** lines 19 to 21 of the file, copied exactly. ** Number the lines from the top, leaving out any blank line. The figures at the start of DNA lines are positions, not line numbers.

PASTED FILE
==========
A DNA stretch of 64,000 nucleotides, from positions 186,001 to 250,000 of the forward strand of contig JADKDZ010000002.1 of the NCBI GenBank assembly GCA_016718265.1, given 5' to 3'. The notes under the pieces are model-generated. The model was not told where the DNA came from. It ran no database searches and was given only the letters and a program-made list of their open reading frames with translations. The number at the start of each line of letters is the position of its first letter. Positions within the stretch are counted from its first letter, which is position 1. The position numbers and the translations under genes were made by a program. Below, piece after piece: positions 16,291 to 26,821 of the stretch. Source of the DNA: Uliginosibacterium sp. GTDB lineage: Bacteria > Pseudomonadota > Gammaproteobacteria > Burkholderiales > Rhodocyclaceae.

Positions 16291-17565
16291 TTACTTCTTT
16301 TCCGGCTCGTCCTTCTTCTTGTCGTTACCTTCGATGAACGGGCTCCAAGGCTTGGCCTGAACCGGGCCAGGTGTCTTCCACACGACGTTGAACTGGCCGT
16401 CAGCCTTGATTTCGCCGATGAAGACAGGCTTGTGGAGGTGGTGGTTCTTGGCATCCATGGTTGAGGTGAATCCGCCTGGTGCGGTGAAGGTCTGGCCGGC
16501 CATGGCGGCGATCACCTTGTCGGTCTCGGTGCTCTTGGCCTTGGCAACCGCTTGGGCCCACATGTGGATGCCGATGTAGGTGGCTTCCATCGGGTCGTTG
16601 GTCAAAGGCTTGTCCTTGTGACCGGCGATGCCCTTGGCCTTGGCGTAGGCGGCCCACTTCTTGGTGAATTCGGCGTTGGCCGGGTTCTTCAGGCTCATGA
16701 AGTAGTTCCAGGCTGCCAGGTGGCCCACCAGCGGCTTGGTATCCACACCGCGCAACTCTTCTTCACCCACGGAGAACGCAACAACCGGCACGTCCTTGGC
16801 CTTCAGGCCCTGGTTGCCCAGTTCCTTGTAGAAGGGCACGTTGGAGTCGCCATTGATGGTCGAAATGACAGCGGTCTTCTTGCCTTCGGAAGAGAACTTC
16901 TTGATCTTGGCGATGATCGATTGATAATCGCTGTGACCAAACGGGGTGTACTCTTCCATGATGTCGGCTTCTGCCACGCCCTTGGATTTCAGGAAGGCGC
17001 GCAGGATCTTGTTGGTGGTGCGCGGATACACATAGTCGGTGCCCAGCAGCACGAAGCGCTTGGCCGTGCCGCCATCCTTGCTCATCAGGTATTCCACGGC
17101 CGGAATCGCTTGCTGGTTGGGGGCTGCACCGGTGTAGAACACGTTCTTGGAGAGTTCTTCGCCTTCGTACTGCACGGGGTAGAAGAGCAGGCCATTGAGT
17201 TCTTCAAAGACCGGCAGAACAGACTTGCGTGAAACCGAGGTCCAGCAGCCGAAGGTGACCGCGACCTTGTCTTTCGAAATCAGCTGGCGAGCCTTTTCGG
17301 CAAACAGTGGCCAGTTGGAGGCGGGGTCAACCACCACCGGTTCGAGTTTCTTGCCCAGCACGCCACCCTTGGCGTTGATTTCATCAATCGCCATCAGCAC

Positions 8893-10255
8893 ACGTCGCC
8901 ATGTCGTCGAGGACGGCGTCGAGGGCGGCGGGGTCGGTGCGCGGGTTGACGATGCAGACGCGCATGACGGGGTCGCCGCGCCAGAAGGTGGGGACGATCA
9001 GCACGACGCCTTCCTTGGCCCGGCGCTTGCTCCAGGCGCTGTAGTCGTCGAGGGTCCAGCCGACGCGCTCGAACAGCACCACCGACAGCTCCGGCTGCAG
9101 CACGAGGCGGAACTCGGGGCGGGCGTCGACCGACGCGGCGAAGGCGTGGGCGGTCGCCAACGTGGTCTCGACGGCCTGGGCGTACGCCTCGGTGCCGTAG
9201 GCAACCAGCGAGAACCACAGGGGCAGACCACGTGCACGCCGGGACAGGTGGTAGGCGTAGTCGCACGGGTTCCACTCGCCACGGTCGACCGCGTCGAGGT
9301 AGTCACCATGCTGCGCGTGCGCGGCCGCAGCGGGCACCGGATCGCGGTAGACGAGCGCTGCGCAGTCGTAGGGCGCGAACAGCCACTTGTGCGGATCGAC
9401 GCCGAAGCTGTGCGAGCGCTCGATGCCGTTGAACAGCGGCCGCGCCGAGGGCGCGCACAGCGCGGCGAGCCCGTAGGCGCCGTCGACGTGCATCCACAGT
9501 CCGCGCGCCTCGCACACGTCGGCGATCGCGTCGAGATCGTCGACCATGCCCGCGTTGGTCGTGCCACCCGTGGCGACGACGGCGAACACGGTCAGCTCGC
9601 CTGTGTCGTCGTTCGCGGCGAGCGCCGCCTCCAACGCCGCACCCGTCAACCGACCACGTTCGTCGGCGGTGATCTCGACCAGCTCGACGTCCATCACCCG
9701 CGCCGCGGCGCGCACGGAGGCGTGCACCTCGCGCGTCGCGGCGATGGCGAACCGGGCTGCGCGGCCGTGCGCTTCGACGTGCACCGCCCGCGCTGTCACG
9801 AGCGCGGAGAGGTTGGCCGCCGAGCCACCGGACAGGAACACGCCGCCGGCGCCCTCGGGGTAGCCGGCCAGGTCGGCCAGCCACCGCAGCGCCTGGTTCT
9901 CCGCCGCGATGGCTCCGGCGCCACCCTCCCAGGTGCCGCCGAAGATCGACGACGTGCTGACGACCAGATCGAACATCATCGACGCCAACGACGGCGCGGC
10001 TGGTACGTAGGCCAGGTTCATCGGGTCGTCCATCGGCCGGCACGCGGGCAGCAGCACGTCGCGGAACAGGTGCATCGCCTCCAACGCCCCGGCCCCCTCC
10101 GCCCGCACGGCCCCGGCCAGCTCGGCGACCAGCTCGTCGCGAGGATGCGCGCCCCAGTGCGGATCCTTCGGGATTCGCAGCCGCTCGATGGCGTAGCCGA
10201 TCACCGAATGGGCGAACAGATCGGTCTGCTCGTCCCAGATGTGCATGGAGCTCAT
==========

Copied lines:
9101 CACGAGGCGGAACTCGGGGCGGGCGTCGACCGACGCGGCGAAGGCGTGGGCGGTCGCCAACGTGGTCTCGACGGCCTGGGCGTACGCCTCGGTGCCGTAG
9201 GCAACCAGCGAGAACCACAGGGGCAGACCACGTGCACGCCGGGACAGGTGGTAGGCGTAGTCGCACGGGTTCCACTCGCCACGGTCGACCGCGTCGAGGT
9301 AGTCACCATGCTGCGCGTGCGCGGCCGCAGCGGGCACCGGATCGCGGTAGACGAGCGCTGCGCAGTCGTAGGGCGCGAACAGCCACTTGTGCGGATCGAC